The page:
Pioneering Dutch modernist architect-designer Mart Stam (1899-1966) was a famous proponent for New Objectivity, a German cultural movement advocating for a return to unsentimental reality. He is also credited with designing the first cantilevered chair in furniture history.
Born in North Holland in 1899, Martinus Adianus “Mart” Stam earned a degree in drawing from the Royal School for Advanced Studies in Amsterdam (1917-19). After graduating, he moved to Rotterdam to work as a draftsman in the architectural office of Marinus Jan Granpré Molière (1883-1972), whose mentoring had a lifelong impact on Stam’s career.
In 1922, Stam won the right to design an urban plan concept for The Hague. Stam’s designs included roads that ran perpendicular to the beach, a novel concept that had yet to be seen. Later that year, Stam moved to Berlin and worked together with architect Max Taut (1884-1967) and Russian avant-garde architect El Lissitzky (1890-1941)—who became a lifelong friend—on various projects. During this time, Stam began developing his signature “New Objectivity” style.
Founded in the aftermath of World War I by Weimar artists Max Beckmann, Otto Dix, and George Grosz, Neue Sachlichkeit (German for “New Objectivity”) was a cross-discipline movement and aesthetic approach that was dedicated to practical engagement with the world. The Bauhaus school was founded on these sober but idealistic principles, which resulted in designs characterized by reduced forms and new materials. Turning away from expressionism, proponents of New Objectivity rejected romantic idealism in favor of realism, rationality, and order.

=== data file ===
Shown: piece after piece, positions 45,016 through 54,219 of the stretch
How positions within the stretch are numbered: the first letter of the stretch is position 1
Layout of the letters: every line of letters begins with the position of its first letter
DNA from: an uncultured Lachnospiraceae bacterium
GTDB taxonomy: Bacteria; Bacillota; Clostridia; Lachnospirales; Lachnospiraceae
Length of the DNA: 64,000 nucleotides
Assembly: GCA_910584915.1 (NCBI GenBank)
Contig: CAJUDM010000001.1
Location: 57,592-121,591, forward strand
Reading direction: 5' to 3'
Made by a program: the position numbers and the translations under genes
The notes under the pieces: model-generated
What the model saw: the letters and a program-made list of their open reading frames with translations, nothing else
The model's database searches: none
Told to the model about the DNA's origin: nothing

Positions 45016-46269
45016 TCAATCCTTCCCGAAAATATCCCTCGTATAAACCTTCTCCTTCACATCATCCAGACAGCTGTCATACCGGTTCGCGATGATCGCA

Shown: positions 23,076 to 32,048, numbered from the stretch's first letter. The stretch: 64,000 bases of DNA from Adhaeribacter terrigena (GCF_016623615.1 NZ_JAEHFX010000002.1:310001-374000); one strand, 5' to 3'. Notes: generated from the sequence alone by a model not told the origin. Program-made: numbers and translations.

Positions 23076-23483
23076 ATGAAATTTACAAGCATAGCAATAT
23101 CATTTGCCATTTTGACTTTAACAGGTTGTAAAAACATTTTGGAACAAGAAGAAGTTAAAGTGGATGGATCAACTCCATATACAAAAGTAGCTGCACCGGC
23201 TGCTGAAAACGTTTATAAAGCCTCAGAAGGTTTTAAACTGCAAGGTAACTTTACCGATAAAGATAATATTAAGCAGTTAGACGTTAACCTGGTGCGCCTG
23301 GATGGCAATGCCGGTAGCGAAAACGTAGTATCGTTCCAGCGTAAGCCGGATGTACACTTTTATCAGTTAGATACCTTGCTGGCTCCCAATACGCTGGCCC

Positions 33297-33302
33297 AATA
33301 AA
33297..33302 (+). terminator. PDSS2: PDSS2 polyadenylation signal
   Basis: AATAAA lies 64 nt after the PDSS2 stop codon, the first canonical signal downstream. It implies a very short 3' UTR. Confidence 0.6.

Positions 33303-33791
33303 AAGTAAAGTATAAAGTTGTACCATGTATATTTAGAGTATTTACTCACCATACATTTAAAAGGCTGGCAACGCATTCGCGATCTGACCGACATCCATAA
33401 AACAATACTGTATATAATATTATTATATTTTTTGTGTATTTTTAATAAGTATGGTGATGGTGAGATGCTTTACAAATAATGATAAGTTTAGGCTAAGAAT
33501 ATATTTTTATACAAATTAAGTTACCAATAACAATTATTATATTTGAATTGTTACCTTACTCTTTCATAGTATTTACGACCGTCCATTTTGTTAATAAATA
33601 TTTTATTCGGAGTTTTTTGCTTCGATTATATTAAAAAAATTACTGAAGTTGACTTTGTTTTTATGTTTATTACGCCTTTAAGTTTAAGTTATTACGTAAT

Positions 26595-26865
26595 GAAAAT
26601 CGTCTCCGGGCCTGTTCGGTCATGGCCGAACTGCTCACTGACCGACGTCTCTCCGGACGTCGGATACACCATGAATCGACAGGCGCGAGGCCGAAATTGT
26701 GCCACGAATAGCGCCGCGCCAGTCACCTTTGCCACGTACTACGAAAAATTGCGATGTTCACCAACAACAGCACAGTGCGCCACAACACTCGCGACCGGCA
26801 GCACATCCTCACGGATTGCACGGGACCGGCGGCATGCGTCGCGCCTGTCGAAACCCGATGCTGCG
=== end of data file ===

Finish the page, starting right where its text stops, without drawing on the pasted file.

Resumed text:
Stam worked alongside the likes of Le Corbusier, Ludwig Mies van der Rohe, Peter Berens, Bruno Taut, Hans Peolzig, and Walter Gropius during the landmark Die Wohnung exhibition for the Weissenhof Estate in Stuttgart in 1927. His contribution to the project included the Nr. 28 House in the White House Settlement, designing both the outside and inside. It was here that he unveiled his first set of cantilevered chairs, which would spark a whole new genre of like-minded designs. Stam’s S33 and S34 Chairs (both 1926) utilized bent tubular steel, which was thought to be the material of the future during the heyday of the modernist era. These chairs revolutionized modern furniture, as the robust nature of the tubes facilitated minimalist yet durable designs. The chair also resulted in a copyright feud between Stam and Marcel Breuer, which Stam won. Thonet put Stam’s cantilevered chair designs in production in 1932.
Throughout his career, Stam held many acclaimed positions, including the editor of the avant-garde magazine ABC—Contributions to Building, the head of the Academy of Arts & Crafts in Amsterdam, and the director of the Conservatory for Applied Art in Berlin-Weißensee. After a short stint living in Amsterdam, he moved to Zurich and retired in 1966. Stam passed away later that year at the age of 86.